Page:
With some research and a little encouragement from his wife, Poland began experimenting with low-carbohydrate, high-protein diets. He found that the more he reduced his carbohydrate intake the better his blood glucose control became. This discovery gave Poland renewed sense of control over his health, a comfort that few diabetics ever come to realize they can enjoy.

Reenergized, Poland set to work on a more global investigation of type 2 diabetes in the hopes of helping others avoid the habits that led him to be diagnosed with the disease: ‘Nearly all type 2 diabetes cases can be avoided. The more that I learned that I basically ate myself into my health situation and that I could eat myself out of it, and the more I would see people making the same choices I did, made me want to share this information. Knowing something that can save a person’s life does make you want to share it.’

At the time of his diagnosis, Poland had been the co-owner of a small production company known as The Scene Lab with his long-time friend, Eric Carlson, for 6 years. The company specialized in making web commercials and B-roll footage, but was looking to do something bigger. With his newfound inspiration to share what he had learned from his experience with type 2 diabetes, Poland sought that something bigger in the form of a documentary about American food culture called Carb-Loaded: A Culture Dying to Eat.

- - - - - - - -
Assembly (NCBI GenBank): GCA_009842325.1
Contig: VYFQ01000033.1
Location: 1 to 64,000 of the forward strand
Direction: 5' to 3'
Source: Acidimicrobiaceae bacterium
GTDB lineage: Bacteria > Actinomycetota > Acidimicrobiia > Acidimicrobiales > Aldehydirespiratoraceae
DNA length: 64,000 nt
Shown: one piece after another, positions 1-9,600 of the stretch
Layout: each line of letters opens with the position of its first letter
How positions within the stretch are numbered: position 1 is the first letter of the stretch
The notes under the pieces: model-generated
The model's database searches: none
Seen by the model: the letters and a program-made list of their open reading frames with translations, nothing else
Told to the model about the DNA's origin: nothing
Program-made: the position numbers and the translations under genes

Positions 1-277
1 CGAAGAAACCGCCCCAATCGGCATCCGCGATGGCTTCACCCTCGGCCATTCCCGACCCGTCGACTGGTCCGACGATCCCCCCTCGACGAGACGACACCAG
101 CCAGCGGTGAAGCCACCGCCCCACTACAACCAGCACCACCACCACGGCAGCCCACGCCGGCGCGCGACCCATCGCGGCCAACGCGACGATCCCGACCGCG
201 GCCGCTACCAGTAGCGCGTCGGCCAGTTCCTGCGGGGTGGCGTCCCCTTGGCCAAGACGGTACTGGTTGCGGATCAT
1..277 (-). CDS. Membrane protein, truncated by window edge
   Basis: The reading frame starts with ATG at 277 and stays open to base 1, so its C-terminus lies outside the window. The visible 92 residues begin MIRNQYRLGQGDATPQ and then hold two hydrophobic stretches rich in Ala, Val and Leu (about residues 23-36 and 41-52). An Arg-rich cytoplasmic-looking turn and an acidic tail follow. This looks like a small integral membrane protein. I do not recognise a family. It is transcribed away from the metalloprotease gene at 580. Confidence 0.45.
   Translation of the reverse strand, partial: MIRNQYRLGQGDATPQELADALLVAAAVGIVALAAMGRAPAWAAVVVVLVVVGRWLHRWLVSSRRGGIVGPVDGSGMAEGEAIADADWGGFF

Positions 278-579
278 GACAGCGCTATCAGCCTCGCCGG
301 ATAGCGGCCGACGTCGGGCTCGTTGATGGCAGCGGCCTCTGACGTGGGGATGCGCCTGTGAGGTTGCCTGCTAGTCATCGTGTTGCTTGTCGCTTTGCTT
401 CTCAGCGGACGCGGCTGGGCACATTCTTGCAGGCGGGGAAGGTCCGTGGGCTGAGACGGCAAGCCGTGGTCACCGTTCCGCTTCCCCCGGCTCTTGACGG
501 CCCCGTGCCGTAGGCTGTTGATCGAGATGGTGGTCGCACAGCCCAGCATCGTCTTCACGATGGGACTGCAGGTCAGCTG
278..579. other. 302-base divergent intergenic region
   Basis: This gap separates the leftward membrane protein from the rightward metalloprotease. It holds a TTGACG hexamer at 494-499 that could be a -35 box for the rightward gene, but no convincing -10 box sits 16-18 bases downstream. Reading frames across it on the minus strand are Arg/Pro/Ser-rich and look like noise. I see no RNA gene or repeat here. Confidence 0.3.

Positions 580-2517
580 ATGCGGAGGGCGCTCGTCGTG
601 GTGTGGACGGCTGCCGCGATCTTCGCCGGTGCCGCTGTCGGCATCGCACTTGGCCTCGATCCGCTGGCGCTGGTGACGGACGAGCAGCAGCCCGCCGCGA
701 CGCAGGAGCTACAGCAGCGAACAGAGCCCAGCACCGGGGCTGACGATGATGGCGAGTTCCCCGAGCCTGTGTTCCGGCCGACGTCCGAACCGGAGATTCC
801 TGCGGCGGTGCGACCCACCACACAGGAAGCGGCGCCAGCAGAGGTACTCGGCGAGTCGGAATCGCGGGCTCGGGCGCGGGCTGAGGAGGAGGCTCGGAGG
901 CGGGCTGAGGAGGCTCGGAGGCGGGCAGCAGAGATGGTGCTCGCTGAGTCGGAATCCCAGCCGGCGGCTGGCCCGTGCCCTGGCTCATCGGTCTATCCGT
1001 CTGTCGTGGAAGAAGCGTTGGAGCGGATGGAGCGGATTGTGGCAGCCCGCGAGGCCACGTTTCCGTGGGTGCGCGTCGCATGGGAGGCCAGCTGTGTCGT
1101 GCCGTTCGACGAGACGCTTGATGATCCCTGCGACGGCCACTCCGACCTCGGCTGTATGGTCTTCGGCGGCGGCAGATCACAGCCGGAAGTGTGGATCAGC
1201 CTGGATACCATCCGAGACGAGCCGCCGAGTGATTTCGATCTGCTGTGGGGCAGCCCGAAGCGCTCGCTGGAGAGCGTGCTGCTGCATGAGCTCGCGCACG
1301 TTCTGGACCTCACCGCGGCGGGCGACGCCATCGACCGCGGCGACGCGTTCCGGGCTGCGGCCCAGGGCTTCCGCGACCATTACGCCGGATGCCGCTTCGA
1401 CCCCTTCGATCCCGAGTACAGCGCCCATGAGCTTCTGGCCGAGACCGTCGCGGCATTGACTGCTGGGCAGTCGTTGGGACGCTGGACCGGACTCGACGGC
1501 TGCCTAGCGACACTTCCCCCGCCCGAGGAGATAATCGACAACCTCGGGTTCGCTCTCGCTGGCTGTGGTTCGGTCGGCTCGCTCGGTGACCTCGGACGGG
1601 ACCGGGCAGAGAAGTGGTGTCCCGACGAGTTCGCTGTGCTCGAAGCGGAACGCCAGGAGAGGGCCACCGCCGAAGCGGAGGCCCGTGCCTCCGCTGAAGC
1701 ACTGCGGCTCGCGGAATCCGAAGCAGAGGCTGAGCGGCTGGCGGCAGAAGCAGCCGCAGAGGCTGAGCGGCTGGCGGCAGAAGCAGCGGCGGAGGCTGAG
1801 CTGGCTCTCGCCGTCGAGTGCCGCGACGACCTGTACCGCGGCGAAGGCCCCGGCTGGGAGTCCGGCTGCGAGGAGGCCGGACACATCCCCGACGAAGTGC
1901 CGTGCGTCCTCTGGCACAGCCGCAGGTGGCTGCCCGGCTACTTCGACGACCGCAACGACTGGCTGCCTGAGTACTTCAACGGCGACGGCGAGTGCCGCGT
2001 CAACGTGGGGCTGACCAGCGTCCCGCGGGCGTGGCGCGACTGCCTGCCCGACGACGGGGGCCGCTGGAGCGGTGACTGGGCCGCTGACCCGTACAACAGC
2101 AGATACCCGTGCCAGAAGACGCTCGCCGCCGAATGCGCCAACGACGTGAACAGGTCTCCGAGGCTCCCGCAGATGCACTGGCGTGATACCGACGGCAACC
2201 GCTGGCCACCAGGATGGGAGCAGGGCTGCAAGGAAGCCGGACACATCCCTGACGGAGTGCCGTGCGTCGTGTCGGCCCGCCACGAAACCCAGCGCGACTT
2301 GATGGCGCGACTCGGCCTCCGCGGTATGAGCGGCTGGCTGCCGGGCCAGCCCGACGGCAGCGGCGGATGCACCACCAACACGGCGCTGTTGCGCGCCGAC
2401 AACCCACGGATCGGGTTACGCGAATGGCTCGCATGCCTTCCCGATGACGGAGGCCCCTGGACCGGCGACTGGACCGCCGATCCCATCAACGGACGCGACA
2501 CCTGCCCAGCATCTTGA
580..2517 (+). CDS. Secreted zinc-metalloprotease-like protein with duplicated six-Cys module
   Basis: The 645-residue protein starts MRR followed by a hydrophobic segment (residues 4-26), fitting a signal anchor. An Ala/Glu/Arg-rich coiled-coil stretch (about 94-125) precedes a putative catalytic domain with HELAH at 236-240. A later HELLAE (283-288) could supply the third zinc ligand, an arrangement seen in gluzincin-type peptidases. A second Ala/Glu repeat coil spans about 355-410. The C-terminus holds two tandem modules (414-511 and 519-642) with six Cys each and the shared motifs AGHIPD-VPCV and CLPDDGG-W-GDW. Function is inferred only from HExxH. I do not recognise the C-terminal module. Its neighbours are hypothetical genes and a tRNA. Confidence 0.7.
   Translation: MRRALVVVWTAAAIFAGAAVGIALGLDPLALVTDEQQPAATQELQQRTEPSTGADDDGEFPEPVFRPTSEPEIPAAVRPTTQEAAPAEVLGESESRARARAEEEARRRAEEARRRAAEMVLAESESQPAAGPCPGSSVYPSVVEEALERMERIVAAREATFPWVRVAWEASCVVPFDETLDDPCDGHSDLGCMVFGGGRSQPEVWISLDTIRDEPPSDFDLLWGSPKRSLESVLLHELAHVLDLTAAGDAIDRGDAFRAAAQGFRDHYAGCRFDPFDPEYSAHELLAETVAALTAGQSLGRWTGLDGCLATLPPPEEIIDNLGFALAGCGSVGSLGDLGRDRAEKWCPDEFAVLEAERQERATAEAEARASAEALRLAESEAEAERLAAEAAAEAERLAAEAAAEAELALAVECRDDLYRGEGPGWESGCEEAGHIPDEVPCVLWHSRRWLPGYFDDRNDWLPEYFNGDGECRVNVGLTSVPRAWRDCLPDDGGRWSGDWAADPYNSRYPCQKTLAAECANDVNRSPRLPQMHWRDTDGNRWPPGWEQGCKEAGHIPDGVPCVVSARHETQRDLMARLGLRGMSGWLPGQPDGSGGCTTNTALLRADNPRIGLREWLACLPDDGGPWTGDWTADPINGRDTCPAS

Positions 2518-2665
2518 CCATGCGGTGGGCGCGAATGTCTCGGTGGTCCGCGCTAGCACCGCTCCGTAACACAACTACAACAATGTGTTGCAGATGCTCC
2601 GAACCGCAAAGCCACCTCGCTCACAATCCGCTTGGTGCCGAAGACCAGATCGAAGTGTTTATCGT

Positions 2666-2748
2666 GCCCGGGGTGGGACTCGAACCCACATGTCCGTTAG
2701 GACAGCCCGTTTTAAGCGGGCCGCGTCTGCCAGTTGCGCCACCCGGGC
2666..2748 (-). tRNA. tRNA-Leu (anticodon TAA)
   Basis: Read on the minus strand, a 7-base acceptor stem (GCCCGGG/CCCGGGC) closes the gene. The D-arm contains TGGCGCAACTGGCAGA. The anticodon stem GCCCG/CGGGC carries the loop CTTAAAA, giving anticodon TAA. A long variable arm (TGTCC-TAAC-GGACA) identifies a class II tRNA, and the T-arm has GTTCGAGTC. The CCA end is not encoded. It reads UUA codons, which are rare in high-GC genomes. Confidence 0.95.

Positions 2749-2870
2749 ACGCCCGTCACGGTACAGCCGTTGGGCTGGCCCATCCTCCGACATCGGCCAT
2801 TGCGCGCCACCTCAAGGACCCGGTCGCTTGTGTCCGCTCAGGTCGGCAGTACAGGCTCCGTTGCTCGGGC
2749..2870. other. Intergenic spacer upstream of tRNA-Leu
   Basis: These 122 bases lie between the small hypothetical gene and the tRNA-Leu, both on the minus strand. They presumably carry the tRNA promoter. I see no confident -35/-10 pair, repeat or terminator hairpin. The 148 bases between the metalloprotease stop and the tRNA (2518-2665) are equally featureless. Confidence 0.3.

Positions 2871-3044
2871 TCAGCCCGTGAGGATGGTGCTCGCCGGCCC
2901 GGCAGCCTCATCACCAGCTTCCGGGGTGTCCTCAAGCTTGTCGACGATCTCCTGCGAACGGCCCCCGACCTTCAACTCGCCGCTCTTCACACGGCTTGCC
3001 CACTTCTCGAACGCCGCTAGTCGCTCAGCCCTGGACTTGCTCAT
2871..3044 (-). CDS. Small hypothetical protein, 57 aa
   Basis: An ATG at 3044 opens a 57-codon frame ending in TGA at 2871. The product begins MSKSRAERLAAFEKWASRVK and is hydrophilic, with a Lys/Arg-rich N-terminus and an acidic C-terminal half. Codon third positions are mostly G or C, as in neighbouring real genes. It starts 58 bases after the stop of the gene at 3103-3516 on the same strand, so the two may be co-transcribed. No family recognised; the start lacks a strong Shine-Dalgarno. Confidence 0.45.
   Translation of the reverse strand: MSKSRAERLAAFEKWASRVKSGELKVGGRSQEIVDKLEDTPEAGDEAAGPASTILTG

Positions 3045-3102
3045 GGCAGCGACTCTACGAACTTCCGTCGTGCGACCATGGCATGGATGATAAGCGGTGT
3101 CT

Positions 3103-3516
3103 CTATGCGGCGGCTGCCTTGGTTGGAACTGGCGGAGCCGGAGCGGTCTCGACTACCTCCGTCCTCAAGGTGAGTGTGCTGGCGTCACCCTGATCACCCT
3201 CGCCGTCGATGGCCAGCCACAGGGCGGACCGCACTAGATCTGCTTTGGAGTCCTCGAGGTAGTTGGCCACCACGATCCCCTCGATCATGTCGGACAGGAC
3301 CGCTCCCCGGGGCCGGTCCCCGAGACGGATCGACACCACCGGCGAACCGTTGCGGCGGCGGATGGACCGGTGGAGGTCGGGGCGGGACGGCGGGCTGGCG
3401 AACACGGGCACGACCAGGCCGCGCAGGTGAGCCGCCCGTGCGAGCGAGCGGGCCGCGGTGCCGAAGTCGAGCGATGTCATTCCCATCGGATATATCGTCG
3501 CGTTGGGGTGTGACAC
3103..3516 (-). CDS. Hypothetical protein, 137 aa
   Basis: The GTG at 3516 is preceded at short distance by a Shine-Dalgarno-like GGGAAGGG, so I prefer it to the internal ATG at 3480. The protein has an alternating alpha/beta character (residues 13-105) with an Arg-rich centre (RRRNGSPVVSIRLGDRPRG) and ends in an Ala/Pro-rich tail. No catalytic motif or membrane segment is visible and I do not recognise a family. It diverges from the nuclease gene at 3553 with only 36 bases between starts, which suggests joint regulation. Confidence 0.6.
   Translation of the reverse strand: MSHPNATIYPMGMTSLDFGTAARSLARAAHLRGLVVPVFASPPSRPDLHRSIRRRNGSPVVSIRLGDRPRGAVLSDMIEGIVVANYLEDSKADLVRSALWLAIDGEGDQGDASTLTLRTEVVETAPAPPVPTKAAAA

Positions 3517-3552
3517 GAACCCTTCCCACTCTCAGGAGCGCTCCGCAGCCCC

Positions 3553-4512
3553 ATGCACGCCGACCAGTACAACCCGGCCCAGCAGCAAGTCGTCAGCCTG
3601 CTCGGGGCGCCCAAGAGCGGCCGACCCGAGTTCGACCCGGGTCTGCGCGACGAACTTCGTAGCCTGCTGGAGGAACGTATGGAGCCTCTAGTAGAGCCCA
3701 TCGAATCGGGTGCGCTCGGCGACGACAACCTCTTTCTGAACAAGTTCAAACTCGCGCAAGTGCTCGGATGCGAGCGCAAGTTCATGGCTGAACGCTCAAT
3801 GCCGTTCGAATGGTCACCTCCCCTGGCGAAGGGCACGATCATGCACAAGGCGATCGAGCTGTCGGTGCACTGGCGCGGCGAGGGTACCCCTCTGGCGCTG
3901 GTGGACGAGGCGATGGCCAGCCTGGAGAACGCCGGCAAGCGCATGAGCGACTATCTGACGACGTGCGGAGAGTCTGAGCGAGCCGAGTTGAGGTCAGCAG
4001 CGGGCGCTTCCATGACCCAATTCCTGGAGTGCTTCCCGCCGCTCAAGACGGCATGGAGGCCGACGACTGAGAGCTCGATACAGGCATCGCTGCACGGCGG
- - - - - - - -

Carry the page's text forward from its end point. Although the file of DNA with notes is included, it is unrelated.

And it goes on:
For Poland, making a documentary through The Scene Lab seemed a logical choice for their first feature scale project. He stated, ‘As a filmmaker, I was the guy going out with my camera and doing interviews. The great thing about documentaries is that documentaries can be a great way for small companies to start making movies. We had a great situation, we had all of our equipment because this is what we do.’ Still, like with any other production, there were hurdles to climb and obstacles to overcome.